Tales of the Waria

Goodbye, Makassar. I will miss you.

Tomorrow is my last day in Makassar. I had foolishly thought I might be able to take in a few leisure activities before leaving South Sulawesi. A trip to the famous Tana Toraja, for example. Or a few days spent snorkeling in the renowned waters of Tanjung Bira. Nope. I was clearly deluded. I did permit myself one diversion, however. For 2 hours today, I let Mami Ria put makeup on me. She wanted to do me up in the style of a traditional Buginese bride. My curiosity got the better of me.

It was a surreal experience. Right away, Mami lightened my skin color with foundation. When I squirmed and started to protest, she waved her hand dismissively and said, “Don’t feel the need to talk”—prompting everyone in the room to laugh. She quickly taped my eyelids so that I had the “coveted” eyelid fold. Using brown shading, she heightened the arch of my nose. And then she put not one but two sets of fake eyelashes on me. By the end, I barely recognized myself.

Tiara’s exact words: “Mami, make her look like a waria.”
The crew dressed up to the hilt.

It was fun getting a makeover, but I must admit that it was also an ego blow to realize that what made me “beautiful” was the refutation of my God-given looks. And ultimately, I was just reminded again of why I prefer the “tomboi” look. Looking beautiful just takes too much time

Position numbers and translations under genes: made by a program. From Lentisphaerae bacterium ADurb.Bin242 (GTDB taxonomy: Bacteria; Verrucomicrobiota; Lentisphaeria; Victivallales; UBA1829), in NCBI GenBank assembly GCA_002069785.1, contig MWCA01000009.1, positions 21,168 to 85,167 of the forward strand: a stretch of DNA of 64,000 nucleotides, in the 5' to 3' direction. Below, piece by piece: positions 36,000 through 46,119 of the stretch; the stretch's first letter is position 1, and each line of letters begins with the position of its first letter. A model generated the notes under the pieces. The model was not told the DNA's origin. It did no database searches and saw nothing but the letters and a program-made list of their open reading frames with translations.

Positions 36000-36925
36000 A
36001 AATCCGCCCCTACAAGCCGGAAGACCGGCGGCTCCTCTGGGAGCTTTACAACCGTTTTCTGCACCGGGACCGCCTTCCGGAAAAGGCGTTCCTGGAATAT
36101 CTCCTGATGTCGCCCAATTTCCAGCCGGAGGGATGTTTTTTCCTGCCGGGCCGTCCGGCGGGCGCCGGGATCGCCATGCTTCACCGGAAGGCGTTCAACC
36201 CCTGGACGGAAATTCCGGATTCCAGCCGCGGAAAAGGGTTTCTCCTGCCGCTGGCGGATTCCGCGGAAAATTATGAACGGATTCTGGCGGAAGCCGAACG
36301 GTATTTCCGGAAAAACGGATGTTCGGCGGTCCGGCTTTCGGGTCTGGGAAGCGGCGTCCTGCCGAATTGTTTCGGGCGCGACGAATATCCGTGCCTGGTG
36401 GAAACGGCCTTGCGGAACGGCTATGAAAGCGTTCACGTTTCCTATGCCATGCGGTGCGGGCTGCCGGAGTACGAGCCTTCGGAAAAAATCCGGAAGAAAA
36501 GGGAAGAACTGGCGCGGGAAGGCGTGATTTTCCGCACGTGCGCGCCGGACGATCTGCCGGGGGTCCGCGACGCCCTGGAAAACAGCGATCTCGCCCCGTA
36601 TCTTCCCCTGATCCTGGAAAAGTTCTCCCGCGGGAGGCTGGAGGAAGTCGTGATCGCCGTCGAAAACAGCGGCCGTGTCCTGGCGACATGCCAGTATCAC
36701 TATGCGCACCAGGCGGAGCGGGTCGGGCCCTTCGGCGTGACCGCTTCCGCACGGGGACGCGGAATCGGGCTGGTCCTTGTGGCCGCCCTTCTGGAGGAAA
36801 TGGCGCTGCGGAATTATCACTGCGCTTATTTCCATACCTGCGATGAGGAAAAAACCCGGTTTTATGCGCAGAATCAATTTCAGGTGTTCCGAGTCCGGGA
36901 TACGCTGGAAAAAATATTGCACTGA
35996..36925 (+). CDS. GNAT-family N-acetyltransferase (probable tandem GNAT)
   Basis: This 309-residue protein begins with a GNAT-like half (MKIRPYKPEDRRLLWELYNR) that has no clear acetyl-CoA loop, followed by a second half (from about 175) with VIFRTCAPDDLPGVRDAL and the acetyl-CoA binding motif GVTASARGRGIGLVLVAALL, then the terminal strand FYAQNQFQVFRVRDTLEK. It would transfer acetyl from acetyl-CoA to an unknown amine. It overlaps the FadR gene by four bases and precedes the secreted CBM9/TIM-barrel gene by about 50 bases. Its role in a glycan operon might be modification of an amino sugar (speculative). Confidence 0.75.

For weeks now, my amazing crew has been working overtime without a complaint. Tiara who is doubling as both crew member and subject never lets on how tired she is. When I ask her if she needs a break, she replies indignantly, “No, I enjoy the process!” And when my spirits flag (as they are wont to do when I’m averaging 4 hours of sleep a night), Dimas my assistant says, “Just keep going, Kathy. You’re almost there.” Tonight, driving home at 1am, he turned to me with weary eyes and said with the greatest earnestness, “I hope when you return to America, you make this the best film it can be.” In my wildest dreams, I couldn’t have asked for a better group of people to work with.

It’s slowly dawning on me that after three years, it’s all coming to an end. It’s been a beautiful, amazing experience. I’ve learned more than I ever expected—about Indonesia, filmmaking, and myself. I can’t wait to get back to Los Angeles and to turn everything I’ve experienced into a film. We still have a way to go, but the light is at the end of the tunnel.

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